72103 7/21/2006 8:35 06BUCHAREST1160 Embassy Bucharest CONFIDENTIAL VZCZCXRO7190 RR RUEHDBU RUEHFL RUEHKW RUEHLA RUEHROV RUEHSR DE RUEHBM #1160/01 2020835 ZNY CCCCC ZZH R 210835Z JUL 06 FM AMEMBASSY BUCHAREST TO RUEHC/SECSTATE WASHDC 4841 INFO RUEHZL/EUROPEAN POLITICAL COLLECTIVE C O N F I D E N T I A L SECTION 01 OF 02 BUCHAREST 001160
DEPT FOR EUR/NCE - WILLIAM SILKWORTH
E.O. 12958: DECL: 07/20/2016 TAGS: NATO, PREL, RO SUBJECT: PDAS VOLKER'S POLITICAL DIRECTORS' MEETING WITH V10 + W. BALKANS
Classified By: DCM Mark Taplin for reasons 1.4 (b) and (d).
1. (C) Summary: EUR PDAS Kurt Volker met with the political directors of the 10 new NATO allies for talks on NATO's future and broader regional issues on June 28 in Bucharest. These new NATO allies all shared a common vision for NATO's future focused on securing the entire Western Balkans within NATO, starting an Intensified Dialogue with Georgia as soon as possible, giving Ukraine a Membership Action Plan when merited on performance, and further engaging Moldova. The group agreed that the Istanbul Commitments should not be redefined, that Russia should be given a strong message at the G8 summit regarding its behavior in the region, and that the CFE Treaty remains the cornerstone of security in Europe. They also encouraged engaging Serbia before the end of the Kosovo Final Status Talks, supported the capabilities agenda, recommended energy security to be discussed at Riga, and suggested a NATO statement should North Korea launch a missile. Political Directors from the Western Balkans joined the third session of the meeting, where they all, including Serbia, emphasized that they are working towards NATO membership, and would welcome positive signals from NATO to help reinforce their efforts. End summary.
NATO's Transformation Summit in Riga
2. (C) EUR Principal Deputy Assistant Secretary Kurt Volker met with political directors from the ten Central and East European countries who recently joined NATO for talks on NATO's future on June 28 in Bucharest. During the first session of the talks, PDAS Volker laid out plans for NATO's November Riga summit regarding enhancing operations, capabilities, partnerships, and the enlargement process. He also mentioned the 2008 summit, which he hoped would focus still more on enlargement, and noted a German suggestion to host a 2009 summit to coincide with NATO,s 60th Anniversary.
3. (C) The new NATO allies responded favorably to PDAS Volker's agenda for the Riga summit, supporting the capabilities agenda. Hungary's representative commented that activating the NATO Response Force would be the most important NATO transformation. The group expressed some concern that the message of the Riga "Transformation" summit be adequately relayed to the public and transparent to the EU to reassure everyone of the preserved transatlantic essence of the alliance. Several representatives emphasized that the global partnership is meant for practical coordination, not creating membership in a "global NATO." The new allies shared a common vision for NATO's future that included an emphasis on securing the entire Western Balkans within NATO, starting an Intensified Dialogue with Georgia before the Riga Summit, giving Ukraine a Membership Action Plan when merited, and further engaging Moldova.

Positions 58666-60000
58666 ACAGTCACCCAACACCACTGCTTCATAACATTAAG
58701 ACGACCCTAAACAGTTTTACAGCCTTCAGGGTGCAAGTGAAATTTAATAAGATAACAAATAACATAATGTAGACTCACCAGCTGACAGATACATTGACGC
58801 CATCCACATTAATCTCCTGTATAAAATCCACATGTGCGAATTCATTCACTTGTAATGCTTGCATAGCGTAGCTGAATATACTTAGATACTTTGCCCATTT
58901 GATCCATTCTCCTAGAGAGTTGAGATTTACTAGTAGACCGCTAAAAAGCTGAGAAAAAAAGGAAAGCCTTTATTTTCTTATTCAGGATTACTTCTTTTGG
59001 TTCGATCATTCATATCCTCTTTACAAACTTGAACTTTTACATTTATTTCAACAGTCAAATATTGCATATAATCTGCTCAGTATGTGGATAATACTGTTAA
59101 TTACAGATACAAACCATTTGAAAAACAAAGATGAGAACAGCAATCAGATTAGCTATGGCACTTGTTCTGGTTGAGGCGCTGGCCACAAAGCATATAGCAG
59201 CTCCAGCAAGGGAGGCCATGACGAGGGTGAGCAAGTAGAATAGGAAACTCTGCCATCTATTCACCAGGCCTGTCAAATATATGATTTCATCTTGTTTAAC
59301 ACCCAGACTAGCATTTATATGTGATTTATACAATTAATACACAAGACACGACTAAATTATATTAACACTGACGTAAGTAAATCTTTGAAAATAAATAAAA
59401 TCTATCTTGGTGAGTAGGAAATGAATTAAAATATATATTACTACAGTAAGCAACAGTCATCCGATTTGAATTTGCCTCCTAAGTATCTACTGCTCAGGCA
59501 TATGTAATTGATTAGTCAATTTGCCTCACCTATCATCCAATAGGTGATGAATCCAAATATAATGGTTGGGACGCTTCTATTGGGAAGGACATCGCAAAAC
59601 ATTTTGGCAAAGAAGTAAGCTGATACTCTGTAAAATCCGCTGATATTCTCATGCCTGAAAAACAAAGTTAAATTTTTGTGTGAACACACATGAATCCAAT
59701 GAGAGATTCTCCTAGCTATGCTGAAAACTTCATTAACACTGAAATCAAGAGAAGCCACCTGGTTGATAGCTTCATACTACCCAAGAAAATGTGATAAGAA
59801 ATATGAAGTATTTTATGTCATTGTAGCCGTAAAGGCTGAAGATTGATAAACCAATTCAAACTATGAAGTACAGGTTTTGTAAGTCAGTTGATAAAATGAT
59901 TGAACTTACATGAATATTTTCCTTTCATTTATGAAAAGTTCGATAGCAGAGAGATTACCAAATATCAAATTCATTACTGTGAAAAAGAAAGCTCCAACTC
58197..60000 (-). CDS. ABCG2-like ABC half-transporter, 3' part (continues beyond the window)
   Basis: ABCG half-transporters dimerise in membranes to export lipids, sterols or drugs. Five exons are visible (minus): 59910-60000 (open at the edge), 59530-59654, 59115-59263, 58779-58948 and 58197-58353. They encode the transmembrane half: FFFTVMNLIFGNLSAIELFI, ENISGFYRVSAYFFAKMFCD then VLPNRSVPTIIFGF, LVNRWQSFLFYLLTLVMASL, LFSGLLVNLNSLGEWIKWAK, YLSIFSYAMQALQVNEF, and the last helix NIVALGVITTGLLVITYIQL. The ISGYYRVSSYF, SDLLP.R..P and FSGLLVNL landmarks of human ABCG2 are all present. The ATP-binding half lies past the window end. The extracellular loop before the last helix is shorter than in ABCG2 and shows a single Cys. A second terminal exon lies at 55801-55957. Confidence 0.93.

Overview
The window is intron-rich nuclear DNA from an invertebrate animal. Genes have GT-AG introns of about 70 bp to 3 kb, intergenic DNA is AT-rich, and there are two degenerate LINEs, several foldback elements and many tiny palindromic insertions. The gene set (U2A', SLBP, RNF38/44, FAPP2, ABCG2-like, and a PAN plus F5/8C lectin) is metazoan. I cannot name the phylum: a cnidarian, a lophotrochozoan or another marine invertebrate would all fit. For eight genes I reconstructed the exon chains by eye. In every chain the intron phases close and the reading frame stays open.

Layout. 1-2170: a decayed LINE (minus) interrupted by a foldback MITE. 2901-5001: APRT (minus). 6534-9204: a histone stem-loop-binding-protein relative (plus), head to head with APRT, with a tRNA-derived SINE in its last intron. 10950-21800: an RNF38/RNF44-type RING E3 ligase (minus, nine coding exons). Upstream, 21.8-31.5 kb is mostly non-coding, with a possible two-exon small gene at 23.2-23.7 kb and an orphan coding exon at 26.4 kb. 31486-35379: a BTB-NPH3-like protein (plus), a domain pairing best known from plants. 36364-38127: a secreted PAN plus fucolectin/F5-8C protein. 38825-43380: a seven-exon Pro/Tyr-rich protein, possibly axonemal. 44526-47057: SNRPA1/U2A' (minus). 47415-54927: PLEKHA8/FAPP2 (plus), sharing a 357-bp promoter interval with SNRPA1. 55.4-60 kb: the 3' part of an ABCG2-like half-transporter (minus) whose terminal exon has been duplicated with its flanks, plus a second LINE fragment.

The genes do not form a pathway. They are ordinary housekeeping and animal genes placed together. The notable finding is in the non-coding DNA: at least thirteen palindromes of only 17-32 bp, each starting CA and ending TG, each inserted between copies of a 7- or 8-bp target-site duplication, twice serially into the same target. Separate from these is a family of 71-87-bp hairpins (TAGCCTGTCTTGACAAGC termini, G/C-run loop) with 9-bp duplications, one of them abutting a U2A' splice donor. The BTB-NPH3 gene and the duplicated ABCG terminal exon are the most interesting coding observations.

Countering Russian Assertiveness
4. (C) Lithuania's Zygimantas Pavilionis expressed strong concerns about Russian behavior in the region, including preparations for a possible "anschluss" annexing Belarus, high pressure aimed at replacing Georgia's leadership, and a heavy hand in Transnistria. The entire group agreed that NATO needed to send a strong message on enlargement to encourage democratic movements increasingly under pressure in the region. They also urged that the Istanbul Commitments should not be redefined (as Germany had recently suggested), that Russia should be given a strong message at the G8 summit regarding its behavior in the region, and that the CFE Treaty should remain in place as a cornerstone of security in Europe. All urged that Georgia be given an Intensified Dialogue immediately, which they characterized as a "small thing" for NATO, but a sign of crucial support to Georgia. Pavilionis said Russian President Putin clearly told Georgian President Saakashvili that Russia would not "solve the frozen conflicts" while Georgia "heads west." Lithuanian representatives were also eager to see the West intensify its relations with Moldova and ensure the OSCE's principles were not rewritten by Russia. Most of the new allies made specific requests that energy security be included on the agenda of the Riga Summit.